A $3 million nest egg gets them in even better shape. Here they can comfortably withdraw $90, 000 per year when they retire, adjusting that amount each subsequent year to keep up with inflation. Social Security puts them over the 130 mark.000 dollars beyond, close to the income they received during their working years.
The importance of budgeting
Does this mean everyone needs $3 million to enjoy a stress-free retirement? Well, no. There are many variables in play, which is why the goal of bringing in 70% to 80% of what you made as a full-time employee is just a rule of thumb.
One factor that has a big impact is where you put your money away. For example, if you put most of your money into a tax-free Roth account, you may be able to live on much less of it. Since none of the money you pull from these accounts goes to the IRS (assuming you follow Roth withdrawal rules), every dollar you withdraw is worth more than you would have in a taxable or even tax-deferred vehicle. (See also: What are the Roth 401 (k) withdrawal rules?)
Your retirement lifestyle will also have a big impact. Plan to travel extensively or join an expensive country club? If so, you may need to increase your target retirement income. But if you intend to downsize your home and pursue more frugal pursuits, you may be able to live on much less than you once did.
To get an accurate picture of how much you will need in retirement, a detailed budget is essential. A good financial advisor should be able to help you determine the likelihood that your portfolio will be able to support your lifestyle needs. (See also: the 4 phases of retirement and budget for them .)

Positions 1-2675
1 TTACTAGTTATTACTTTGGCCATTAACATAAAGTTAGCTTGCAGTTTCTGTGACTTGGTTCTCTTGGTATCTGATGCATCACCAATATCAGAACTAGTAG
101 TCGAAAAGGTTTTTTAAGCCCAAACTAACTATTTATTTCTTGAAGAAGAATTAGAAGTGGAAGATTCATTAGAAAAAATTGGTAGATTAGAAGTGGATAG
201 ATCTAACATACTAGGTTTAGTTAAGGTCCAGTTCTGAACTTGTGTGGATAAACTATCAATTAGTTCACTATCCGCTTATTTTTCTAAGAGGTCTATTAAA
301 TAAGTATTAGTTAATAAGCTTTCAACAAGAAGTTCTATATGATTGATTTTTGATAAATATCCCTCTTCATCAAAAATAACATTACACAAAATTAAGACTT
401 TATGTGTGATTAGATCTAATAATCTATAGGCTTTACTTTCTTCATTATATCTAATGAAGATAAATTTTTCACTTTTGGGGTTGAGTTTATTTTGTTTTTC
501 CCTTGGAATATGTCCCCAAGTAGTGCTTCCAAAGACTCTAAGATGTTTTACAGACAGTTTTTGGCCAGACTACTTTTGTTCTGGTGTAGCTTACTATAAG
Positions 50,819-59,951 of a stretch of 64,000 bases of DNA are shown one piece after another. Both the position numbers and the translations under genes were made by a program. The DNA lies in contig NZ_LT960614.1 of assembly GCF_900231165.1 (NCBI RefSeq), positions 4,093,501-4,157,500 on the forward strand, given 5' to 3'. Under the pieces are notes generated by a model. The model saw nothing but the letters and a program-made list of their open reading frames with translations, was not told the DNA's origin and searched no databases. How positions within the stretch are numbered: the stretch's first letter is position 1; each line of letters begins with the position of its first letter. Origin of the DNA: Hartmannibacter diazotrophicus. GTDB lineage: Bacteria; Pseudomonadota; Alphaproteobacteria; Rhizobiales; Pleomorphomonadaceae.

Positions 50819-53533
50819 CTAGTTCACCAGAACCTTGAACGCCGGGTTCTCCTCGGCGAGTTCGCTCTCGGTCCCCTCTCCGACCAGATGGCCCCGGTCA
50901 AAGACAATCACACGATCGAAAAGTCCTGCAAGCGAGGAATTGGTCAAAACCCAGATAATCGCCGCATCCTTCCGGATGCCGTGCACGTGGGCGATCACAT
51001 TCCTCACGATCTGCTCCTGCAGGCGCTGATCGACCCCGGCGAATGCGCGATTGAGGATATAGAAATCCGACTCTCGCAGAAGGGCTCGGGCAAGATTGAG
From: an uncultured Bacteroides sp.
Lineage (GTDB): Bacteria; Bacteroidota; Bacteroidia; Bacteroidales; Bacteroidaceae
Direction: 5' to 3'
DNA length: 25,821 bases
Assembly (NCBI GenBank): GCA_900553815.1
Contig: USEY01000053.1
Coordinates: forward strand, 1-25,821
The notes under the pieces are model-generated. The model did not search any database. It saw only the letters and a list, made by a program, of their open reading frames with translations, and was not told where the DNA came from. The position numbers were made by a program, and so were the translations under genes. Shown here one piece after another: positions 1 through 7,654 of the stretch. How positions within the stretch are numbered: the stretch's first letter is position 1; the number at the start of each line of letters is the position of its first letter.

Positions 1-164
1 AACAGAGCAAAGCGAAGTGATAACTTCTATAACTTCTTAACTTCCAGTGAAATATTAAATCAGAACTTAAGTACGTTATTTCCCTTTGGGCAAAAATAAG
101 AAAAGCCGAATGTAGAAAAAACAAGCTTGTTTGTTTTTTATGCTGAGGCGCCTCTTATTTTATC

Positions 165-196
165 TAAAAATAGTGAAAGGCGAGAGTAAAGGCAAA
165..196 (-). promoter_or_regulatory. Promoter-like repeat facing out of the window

Handling long-term health care
Another point to keep in mind is that your health can significantly affect your expenses. later in life. This is where resigning with just enough to crawl with can be a risky proposition.
Research from Genworth Financial concludes that the average cost for those in assisted living facilities is now $43,539 per year. And that number increases considerably if you need the more costly care of a nursing home. There, even a semi-private room now costs an average of $82, 125 per year.
While not everyone will end up in one of these facilities, many Americans purchase long-term care insurance just to be safe. The problem is that this protection in itself can be enormously expensive. A typical 65-year-old will have to pay more than $3, 000 a year for $276, 000 of coverage, according to the American Association for Long-Care Insurance.
But if you retire with more money than you need immediately, you can do without these additional costs. By saving extra for retirement, you can essentially self-insure and tap that money only when it's actually needed.
The Bottom Line
It can seem a lot to save a million dollars by the time you retire. But when you consider how long it can take, and the fact that today's low interest rates are dragging down investment returns, a more sober picture emerges. Depending on how you plan to spend your later years, it may take $2 million or even $3 million to make your ideal lifestyle a reality.